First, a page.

Heather Neisser embarked on her journey in research while simultaneously navigating the challenges of a new physical condition. After starting her college career without a disability, Neisser faced the harsh realities of transitioning into academia and research while developing the connective tissue disorder Ehlers Danlos Syndrome (EDS). The absence of researchers with disabilities at UMD presented obstacles for Neisser, who now uses a wheelchair for mobility. With no historical record or reference to make labs more accessible for those in wheelchairs, her initial attempts to secure a lab position were greatly hindered.

In the MARC program, Neisser was paired with a supportive mentor, Dr. Klein, who eagerly embraced the opportunity to collaborate and accommodate her unique needs. Together, they created a structured path of adaptation and innovation, reconfiguring lab spaces and protocols to ensure Heather's ideal incorporation. Their work to make labs more accessible will now offer a framework for future students with conditions like Heather’s.

Beyond the logistics of research, Neisser gained insights into the administrative and interpersonal dynamics of being a researcher.

“When I first got into research, because I was learning from the beginning, I didn't know how to do anything in my new situation. The program has really helped me learn how to undertake research and independent work, how to work with people, and how to utilize resources,” Neisser says.

Neisser reflects on the less visible aspects in research, such as facing setbacks and navigating the complexity of funding and financial stability in research. Her exposure to topics like grant writing, financial management on stipends, and the mental fortitude required to persevere through the challenges of a Ph.D. journey has been eye-opening.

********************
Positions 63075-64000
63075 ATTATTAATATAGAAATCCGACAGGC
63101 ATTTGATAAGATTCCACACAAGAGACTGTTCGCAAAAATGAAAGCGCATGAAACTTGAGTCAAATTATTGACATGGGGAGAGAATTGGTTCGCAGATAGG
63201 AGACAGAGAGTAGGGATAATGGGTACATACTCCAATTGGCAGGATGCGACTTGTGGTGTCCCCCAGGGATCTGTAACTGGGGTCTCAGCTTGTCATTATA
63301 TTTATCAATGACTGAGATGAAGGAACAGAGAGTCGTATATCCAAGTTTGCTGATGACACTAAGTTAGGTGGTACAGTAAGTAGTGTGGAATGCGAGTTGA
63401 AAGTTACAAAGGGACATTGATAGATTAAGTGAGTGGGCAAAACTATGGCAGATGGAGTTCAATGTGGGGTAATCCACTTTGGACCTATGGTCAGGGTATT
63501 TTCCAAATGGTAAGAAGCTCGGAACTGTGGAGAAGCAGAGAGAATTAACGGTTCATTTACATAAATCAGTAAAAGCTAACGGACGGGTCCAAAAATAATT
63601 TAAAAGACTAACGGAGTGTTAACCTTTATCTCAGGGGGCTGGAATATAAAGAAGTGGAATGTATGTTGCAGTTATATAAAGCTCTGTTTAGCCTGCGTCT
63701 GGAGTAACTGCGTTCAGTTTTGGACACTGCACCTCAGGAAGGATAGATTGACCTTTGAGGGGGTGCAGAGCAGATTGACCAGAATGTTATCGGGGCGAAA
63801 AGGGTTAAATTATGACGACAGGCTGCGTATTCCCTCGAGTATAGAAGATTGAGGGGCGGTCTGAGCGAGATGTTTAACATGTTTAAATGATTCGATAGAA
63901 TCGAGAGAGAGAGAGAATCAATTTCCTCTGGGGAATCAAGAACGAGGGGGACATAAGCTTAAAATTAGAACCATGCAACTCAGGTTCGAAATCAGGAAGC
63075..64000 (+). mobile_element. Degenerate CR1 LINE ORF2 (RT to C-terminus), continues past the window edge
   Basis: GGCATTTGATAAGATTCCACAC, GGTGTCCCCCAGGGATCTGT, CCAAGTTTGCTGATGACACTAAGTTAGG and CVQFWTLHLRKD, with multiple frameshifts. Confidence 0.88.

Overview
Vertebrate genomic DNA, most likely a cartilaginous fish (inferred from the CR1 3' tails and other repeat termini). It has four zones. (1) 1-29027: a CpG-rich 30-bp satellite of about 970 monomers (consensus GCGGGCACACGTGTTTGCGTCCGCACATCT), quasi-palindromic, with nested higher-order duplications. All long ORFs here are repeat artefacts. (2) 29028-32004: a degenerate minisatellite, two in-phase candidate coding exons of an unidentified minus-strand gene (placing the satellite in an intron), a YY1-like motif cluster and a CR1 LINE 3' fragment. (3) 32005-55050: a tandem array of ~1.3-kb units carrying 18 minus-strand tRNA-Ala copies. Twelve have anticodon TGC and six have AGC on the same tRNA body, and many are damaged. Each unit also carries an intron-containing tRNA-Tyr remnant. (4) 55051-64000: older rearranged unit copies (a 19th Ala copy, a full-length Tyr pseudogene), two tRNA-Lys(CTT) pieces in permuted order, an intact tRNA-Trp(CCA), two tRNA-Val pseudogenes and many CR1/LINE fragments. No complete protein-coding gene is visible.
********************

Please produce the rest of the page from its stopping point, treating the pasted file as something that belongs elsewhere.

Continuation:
With its small size, the program cultivated a tight-knit cohort united by shared experiences and aspirations, explains Neisser. Their participation in conferences like the Annual Biomedical Research Conference for Minoritized Scientists (ABRCMS) not only offered professional exposure but also cemented lifelong bonds. Neisser finds empowerment in the collective commitment to learning and growth, devolving innovation and fostering a culture of collaboration.

Wilhelm Smith is a sophomore studying bioengineering. For Smith, a standout aspect of the MARC program is its blend of hands-on lab work and classroom learning. He values the opportunity to work closely with professors and graduate students, learning research techniques and gaining practical skills. The program's structured classes cover various topics essential for research, from creating posters to presenting findings and documenting experiments.

“I really do like how you get to see both of those worlds. You have the classroom experience, and you get to apply what you learn in the same week during the lab experience. That type of learning is really beneficial to me,” Smith says.

Beyond academics, Smith appreciates the program's focus on personal development. Guest speakers and workshops on topics like financial literacy, like the one hosted by BIOE’s Assistant Professor Erika Moore, provide valuable life skills. Financial support from the program has also relieved some of the pressure of balancing work and school for Smith.

“The MARC program is one of the best programs that focus on how they can develop you as a person in the future from all aspects. This allowed me to be able to stop working my summer job and focus more on school. I think that was a big bonus for me as a commuter, as it helped balance out my workload,”

Published June 4, 2024